The Influence of Student Poverty on Preschool Teachers' Beliefs about Early Literacy Development, School Readiness, and Family Involvement

Devitt, Suzanne E.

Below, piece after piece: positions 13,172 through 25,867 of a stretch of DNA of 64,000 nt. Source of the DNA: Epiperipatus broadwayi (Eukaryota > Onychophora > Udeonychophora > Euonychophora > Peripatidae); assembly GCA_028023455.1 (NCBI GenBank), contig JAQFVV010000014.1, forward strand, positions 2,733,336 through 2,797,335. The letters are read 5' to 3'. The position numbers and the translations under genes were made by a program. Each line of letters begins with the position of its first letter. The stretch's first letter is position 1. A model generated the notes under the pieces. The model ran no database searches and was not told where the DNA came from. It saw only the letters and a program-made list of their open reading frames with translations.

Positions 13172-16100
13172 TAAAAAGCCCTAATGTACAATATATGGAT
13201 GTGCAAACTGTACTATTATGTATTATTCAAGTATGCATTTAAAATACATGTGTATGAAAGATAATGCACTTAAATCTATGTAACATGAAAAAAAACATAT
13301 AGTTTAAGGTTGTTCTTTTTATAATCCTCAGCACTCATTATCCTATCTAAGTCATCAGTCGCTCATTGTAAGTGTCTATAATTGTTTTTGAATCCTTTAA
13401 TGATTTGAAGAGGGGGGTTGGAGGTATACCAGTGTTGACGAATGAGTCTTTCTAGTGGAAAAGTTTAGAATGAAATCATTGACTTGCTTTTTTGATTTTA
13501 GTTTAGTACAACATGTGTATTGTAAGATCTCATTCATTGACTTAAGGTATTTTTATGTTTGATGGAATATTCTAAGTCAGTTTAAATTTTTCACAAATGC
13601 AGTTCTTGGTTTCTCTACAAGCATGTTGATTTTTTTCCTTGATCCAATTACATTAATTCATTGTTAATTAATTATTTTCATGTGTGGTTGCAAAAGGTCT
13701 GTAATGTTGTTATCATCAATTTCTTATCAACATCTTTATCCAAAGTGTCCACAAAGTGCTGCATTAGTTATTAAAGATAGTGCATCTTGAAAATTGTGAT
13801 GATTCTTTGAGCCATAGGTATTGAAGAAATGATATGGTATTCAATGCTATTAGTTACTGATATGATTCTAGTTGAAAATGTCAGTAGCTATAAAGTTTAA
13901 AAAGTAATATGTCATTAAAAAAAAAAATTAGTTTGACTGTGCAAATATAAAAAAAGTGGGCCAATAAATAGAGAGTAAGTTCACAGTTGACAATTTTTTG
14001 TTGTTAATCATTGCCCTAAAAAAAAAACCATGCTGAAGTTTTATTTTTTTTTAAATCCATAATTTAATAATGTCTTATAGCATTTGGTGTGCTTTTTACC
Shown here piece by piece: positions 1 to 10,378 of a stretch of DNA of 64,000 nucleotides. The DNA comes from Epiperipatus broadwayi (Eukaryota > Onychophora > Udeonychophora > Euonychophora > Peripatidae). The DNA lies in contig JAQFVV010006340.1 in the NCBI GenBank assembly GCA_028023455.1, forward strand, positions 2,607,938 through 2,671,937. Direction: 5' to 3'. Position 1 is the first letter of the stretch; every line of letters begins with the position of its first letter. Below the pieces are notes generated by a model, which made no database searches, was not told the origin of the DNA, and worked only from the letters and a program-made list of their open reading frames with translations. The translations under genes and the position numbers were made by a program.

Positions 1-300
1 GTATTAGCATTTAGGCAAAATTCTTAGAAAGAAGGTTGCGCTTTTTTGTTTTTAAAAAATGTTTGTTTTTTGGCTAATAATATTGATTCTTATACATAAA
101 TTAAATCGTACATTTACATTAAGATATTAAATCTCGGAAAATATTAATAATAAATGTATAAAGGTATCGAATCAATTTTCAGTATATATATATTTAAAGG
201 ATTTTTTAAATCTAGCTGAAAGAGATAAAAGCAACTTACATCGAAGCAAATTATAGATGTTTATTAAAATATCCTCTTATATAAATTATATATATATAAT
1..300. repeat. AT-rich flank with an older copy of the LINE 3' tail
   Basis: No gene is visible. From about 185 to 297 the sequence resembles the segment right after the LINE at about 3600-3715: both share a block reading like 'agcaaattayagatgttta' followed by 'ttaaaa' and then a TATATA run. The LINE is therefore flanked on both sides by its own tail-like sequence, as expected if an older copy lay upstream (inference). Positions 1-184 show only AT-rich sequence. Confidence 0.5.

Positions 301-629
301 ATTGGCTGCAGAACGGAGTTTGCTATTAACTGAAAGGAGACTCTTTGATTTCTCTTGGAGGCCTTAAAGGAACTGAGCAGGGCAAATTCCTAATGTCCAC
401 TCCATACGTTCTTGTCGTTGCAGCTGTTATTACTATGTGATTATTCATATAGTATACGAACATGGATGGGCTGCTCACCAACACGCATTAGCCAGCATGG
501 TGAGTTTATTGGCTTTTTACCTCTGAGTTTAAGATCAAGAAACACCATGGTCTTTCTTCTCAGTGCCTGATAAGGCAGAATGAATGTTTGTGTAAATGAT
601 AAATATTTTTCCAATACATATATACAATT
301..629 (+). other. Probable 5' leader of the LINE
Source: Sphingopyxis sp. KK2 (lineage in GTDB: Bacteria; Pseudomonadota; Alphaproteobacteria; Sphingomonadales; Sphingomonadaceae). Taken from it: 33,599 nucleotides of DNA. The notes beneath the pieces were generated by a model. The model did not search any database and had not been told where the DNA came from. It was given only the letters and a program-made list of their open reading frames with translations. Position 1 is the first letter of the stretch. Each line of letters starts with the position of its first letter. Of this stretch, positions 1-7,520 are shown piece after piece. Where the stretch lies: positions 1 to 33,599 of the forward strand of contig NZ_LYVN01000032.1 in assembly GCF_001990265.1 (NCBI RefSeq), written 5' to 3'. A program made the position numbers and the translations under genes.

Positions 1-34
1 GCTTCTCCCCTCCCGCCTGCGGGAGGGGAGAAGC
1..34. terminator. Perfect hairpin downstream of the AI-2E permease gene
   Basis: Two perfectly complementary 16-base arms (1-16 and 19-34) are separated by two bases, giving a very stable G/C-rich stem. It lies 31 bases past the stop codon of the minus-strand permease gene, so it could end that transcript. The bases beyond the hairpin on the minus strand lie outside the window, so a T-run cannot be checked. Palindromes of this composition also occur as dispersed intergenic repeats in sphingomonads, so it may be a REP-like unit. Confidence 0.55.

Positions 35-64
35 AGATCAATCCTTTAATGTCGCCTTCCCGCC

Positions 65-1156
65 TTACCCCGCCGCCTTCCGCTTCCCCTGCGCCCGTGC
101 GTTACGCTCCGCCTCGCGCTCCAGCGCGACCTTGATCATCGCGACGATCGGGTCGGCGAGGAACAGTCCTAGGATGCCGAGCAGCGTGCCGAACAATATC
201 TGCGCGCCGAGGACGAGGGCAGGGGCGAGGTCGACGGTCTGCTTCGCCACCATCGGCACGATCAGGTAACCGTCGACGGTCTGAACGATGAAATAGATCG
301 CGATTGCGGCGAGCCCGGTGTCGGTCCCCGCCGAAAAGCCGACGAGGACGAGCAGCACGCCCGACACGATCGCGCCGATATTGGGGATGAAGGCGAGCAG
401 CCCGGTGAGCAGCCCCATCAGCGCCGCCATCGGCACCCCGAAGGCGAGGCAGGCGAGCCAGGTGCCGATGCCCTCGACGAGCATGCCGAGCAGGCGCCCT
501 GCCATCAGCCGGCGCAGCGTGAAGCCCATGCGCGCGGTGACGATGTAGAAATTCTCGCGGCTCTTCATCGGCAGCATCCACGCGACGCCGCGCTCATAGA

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According to the National Center for Child Poverty, in 2011 nearly half of the 72 million children in the U.S. were living in low-income families. Through this study, the author examined the effect that student poverty has on teachers’ beliefs about student print knowledge including school readiness and print literacy. Teachers’ beliefs were explored using a social justice framework that surrounds an explanatory sequential design. This mixed methods research helped me to identify whether or not teachers’ beliefs about students differ based on family socio-economic status (SES). The author of this study worked with a large urban school district located in the California Central Valley. The school district administers a Head Start preschool program and a California State preschool program. A total of 89 preschool teachers from these preschool programs participated in a Likert-style questionnaire. Participants were asked to share their beliefs about student print knowledge, school readiness, and parental involvement based on their 2016-2017 students. After collecting all questionnaires, 10 participants were interviewed to further investigate the effect of poverty on teacher’s beliefs about students and families. The overall findings of this study showed that poverty level thresholds between the two preschool programs did not appear to have an effect on participant’s beliefs regarding student print literacy, school readiness, and parental involvement. Participants were consistent in beliefs across both programs. Overall, participants were more positive in the areas of school readiness and parent involvement. Participants in both preschool programs were less positive in regards to student print literacy. .